Color film has historically been calibrated toward lighter skin tones since its introduction in the 1940s.6 The Shirley card presented here depicts a white woman with ginger-brown hair and pearly white clothing. The card was named after a white woman who wore a colorful dress. Until the digital camera was introduced, the Shirley card was used as a standard for color calibration of photographic films, wherein the accuracy of the colors in photographs depended on the skin tone calibration of the card.7 As the card was based on a white woman, its calibration was bound to be biased toward lighter skin tones.
In the 1970s, photo companies such as Kodak received complaints from furniture manufacturers and chocolate companies that their cameras were not able to accurately capture the variations in dark-grained wood and tones of brown in chocolate, respectively.8 Kodak responded with the emergence of multiracial Shirley cards, which included black, Asian, and soon, Latino races, as seen here.9 Although this decision was a step toward inclusivity, the concerns were due to petitions from industry, rather than any compelling social concern to equitably represent all people.
As the film and television industries included more diverse casts, the issues attached to color balancing at a professional level became more apparent.10 In the 1990s, the Holland-based company, Philips, developed a camera system with two computer chips to balance between lighter and darker tones individually. With this and the emergence of the digital camera, film-based photography halted development, and the Shirley card ceased to be used.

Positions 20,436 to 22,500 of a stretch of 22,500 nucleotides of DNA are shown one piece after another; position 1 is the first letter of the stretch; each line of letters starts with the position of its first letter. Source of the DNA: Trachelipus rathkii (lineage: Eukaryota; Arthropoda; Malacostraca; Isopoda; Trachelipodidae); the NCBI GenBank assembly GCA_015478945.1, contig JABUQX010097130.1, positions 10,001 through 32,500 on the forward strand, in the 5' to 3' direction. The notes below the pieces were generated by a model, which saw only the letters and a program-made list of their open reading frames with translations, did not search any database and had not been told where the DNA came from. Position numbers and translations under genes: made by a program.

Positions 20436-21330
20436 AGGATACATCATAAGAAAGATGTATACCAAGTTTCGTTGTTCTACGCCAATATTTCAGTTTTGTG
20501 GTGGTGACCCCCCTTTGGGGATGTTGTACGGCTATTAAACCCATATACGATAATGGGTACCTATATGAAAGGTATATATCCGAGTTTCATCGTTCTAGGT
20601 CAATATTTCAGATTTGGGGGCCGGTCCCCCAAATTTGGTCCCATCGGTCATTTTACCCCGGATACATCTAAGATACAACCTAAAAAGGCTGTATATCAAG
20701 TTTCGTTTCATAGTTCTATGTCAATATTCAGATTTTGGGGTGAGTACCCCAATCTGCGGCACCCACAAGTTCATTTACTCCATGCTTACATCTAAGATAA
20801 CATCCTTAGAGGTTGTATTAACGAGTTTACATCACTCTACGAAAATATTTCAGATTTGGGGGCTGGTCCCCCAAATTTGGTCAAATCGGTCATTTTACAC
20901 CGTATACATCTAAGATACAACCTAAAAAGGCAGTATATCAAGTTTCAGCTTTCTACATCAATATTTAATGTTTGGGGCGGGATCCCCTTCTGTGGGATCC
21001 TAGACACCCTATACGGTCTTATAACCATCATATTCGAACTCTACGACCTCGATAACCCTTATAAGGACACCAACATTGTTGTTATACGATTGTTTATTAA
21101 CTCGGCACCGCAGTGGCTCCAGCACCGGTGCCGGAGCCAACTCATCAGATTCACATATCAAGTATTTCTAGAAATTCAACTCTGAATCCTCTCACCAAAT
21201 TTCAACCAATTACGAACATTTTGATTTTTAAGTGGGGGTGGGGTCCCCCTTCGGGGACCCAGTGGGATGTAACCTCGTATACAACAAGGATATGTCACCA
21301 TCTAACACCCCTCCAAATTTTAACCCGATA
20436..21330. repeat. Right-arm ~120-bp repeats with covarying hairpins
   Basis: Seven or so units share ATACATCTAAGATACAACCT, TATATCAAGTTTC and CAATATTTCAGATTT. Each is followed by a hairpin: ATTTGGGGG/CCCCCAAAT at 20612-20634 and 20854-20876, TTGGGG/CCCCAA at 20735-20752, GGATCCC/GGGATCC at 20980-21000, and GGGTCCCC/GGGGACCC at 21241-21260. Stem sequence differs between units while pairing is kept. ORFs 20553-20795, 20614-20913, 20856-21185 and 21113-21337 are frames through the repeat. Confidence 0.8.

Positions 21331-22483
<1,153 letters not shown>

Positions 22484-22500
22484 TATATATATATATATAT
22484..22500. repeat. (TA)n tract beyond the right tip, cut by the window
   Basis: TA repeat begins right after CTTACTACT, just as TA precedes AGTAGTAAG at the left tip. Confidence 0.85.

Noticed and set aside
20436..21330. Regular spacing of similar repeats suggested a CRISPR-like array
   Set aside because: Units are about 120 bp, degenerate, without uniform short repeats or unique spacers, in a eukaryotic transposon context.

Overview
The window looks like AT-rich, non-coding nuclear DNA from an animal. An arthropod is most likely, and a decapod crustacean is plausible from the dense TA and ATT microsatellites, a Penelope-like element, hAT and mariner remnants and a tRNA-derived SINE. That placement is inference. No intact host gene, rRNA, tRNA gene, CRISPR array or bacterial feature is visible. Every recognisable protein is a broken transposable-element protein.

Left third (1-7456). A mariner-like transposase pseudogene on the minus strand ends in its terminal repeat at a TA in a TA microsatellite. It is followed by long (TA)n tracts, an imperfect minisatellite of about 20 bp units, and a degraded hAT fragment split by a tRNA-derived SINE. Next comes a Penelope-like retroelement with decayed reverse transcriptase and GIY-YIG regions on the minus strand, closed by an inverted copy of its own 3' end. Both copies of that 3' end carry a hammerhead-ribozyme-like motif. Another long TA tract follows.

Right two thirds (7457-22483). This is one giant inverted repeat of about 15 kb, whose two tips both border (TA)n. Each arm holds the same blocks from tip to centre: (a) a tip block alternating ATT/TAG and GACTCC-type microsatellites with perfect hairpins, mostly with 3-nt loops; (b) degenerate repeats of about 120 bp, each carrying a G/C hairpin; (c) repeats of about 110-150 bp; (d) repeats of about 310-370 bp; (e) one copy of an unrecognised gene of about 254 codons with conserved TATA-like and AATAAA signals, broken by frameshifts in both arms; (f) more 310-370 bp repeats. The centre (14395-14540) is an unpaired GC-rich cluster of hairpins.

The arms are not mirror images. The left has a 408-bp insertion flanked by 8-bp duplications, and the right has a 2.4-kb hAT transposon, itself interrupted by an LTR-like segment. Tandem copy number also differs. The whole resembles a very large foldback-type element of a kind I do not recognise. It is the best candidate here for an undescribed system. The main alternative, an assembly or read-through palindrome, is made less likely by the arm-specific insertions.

While significant developments were made in diversifying the accuracy of color photography, the bias towards lighter skin is still prevalent in technology today. Digital sensors automatically calibrate to the lightest area of the frame, resulting in, for example, the inability of facial recognition systems to recognize dark-skinned individuals.11
During this time period, medical professionals used photography to document and study various skin conditions and diseases. The photographic film and development processes used, however, were designed to produce images with accurate color balance for light skin tones. These processes were not equipped to capture the range of skin tones present in people of color. As a result, photographs of this population often appeared dark or discolored. This meant people of color were misrepresented or excluded entirely, making it difficult for medical professionals to accurately diagnose and treat skin conditions in patients of color.
This issue was compounded by the fact that medical professionals at the time often relied on visual cues and skin color to diagnose skin conditions. The lack of accurate photographic representation of people of color in medical literature perpetuated skin bias by reinforcing the idea that white skin was the standard and any deviations from that norm were considered abnormal or pathological.